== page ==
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U.S. Congressman and Associates Indicted on Multiple Counts Including Fraud, Extortion, and Money Laundering

WASHINGTON - Assistant Attorney General Alice S. Fisher of the Criminal Division, and U.S. Attorney Diane J. Humetewa announced today that a federal grand jury in Tucson, Ariz. returned a 35-count indictment yesterday against Richard G. Renzi, 49, of Flagstaff, Ariz., the U.S. Representative from Arizona’s first congressional district; James W. Sandlin, 56, of Sherman, Texas, a real estate investor and Renzi's business associate; and Andrew Beardall, 36, of Rockville, Md., Renzi’s business associate.

The indictment charges Renzi and Sandlin in 27 counts with honest services wire fraud, extortion and money laundering, and conspiracies to engage in these acts, based on Renzi’s active involvement in the sale of Sandlin’s property in Cochise County, Ariz. to a participant in a federal land exchange proposal. The indictment alleges that Renzi and Sandlin previously owned land together in Kingman, Ariz. and that in 2003, Sandlin bought out Renzi’s interest for $200,000 and a note for $800,000. The indictment further alleges that in 2005, at a time when Sandlin still owed Renzi $700,000 in principal on the note, Renzi insisted that two separate entities doing business in Arizona purchase Sandlin’s property in exchange for his support on land exchange legislation.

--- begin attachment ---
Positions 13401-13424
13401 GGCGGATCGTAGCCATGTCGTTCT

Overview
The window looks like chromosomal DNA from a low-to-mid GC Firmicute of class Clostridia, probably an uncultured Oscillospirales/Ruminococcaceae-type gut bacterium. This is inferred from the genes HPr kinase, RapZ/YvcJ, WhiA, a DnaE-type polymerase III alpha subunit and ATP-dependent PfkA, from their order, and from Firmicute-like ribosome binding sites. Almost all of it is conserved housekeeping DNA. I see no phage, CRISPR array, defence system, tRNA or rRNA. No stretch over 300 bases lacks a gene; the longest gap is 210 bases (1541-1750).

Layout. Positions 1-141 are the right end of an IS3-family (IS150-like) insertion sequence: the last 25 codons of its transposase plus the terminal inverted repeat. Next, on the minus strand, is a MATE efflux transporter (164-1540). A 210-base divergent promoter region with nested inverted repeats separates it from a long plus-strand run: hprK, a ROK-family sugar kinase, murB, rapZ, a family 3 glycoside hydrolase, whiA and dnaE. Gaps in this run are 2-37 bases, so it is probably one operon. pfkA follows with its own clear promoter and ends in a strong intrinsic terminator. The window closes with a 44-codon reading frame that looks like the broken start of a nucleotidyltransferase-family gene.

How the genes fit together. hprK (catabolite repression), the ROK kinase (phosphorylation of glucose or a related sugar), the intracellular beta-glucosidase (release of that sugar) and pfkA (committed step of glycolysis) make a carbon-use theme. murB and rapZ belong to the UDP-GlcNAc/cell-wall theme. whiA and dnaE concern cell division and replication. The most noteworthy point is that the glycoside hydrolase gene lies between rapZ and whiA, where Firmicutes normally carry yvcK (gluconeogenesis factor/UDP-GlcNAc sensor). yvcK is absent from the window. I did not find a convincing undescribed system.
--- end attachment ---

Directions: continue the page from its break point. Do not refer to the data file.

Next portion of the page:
The indictment also alleges that Renzi failed to disclose to either entity Sandlin’s $700,000 debt to him; that after the second entity purchased Sandlin’s property, Renzi failed to disclose to that group the $733,000 he received from Sandlin at the commencement and close of escrow in the spring and fall of 2005; and that Renzi failed to disclose to Congress his earnings from Sandlin in his 2005 financial disclosure statement. Finally, the indictment traces the manner in which Renzi and Sandlin used the alleged proceeds of the above unlawful activities for their own personal and business use.

The remaining counts of the indictment charge Renzi and Beardall with violations of federal insurance laws, by embezzling over $400,000 in insurance premiums from the trust account of the Patriot Insurance Agency, Inc., a business owned by the Renzi family in Santa Cruz County, Ariz., to fund his first Congressional campaign in 2001 and 2002, and by subsequently making false statements to influence state regulatory investigations.

“Public corruption creates a cynicism for government and unfairly stains legions of honest public servants,” said Alice S. Fisher, Assistant Attorney General in charge of the Criminal Division. “These charges represent allegations that Congressman Renzi defrauded the public of his unbiased, honest services as an elected official. The Department of Justice will continue to enforce the laws that protect the integrity of our government. I want to thank the agents of the FBI and IRS, as well as the trial attorneys from the Public Integrity Section and the Assistant U.S. Attorneys from Arizona for their diligence investigating this case.”